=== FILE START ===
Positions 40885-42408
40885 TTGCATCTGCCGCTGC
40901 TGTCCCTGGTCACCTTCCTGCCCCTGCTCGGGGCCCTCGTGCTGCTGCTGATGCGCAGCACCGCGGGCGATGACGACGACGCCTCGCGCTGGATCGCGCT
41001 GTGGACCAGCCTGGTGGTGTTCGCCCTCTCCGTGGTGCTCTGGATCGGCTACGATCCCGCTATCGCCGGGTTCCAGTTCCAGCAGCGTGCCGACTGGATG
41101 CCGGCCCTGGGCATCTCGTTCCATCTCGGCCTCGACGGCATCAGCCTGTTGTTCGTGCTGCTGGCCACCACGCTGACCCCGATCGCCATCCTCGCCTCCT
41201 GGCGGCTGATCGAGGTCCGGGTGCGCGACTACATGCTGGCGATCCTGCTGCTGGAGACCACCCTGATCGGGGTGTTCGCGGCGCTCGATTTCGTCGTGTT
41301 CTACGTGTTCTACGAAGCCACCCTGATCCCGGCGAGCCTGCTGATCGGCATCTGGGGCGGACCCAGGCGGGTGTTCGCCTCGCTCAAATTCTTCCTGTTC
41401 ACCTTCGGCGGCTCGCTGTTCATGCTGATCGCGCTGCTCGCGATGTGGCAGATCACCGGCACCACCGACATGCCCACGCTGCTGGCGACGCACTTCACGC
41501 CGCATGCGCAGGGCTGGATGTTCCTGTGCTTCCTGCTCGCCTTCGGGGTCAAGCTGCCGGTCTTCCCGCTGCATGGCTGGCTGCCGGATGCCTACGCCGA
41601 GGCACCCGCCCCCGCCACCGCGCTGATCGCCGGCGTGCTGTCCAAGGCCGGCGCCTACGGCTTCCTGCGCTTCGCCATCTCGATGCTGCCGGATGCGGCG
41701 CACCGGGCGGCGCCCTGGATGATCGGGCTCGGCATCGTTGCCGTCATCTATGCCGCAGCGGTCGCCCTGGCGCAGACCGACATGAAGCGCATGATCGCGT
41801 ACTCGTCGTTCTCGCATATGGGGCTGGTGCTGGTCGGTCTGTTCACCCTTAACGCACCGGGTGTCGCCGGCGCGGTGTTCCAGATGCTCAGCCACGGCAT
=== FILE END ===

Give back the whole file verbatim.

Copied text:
Positions 40885-42408
40885 TTGCATCTGCCGCTGC
40901 TGTCCCTGGTCACCTTCCTGCCCCTGCTCGGGGCCCTCGTGCTGCTGCTGATGCGCAGCACCGCGGGCGATGACGACGACGCCTCGCGCTGGATCGCGCT
41001 GTGGACCAGCCTGGTGGTGTTCGCCCTCTCCGTGGTGCTCTGGATCGGCTACGATCCCGCTATCGCCGGGTTCCAGTTCCAGCAGCGTGCCGACTGGATG
41101 CCGGCCCTGGGCATCTCGTTCCATCTCGGCCTCGACGGCATCAGCCTGTTGTTCGTGCTGCTGGCCACCACGCTGACCCCGATCGCCATCCTCGCCTCCT
41201 GGCGGCTGATCGAGGTCCGGGTGCGCGACTACATGCTGGCGATCCTGCTGCTGGAGACCACCCTGATCGGGGTGTTCGCGGCGCTCGATTTCGTCGTGTT
41301 CTACGTGTTCTACGAAGCCACCCTGATCCCGGCGAGCCTGCTGATCGGCATCTGGGGCGGACCCAGGCGGGTGTTCGCCTCGCTCAAATTCTTCCTGTTC
41401 ACCTTCGGCGGCTCGCTGTTCATGCTGATCGCGCTGCTCGCGATGTGGCAGATCACCGGCACCACCGACATGCCCACGCTGCTGGCGACGCACTTCACGC
41501 CGCATGCGCAGGGCTGGATGTTCCTGTGCTTCCTGCTCGCCTTCGGGGTCAAGCTGCCGGTCTTCCCGCTGCATGGCTGGCTGCCGGATGCCTACGCCGA
41601 GGCACCCGCCCCCGCCACCGCGCTGATCGCCGGCGTGCTGTCCAAGGCCGGCGCCTACGGCTTCCTGCGCTTCGCCATCTCGATGCTGCCGGATGCGGCG
41701 CACCGGGCGGCGCCCTGGATGATCGGGCTCGGCATCGTTGCCGTCATCTATGCCGCAGCGGTCGCCCTGGCGCAGACCGACATGAAGCGCATGATCGCGT
41801 ACTCGTCGTTCTCGCATATGGGGCTGGTGCTGGTCGGTCTGTTCACCCTTAACGCACCGGGTGTCGCCGGCGCGGTGTTCCAGATGCTCAGCCACGGCAT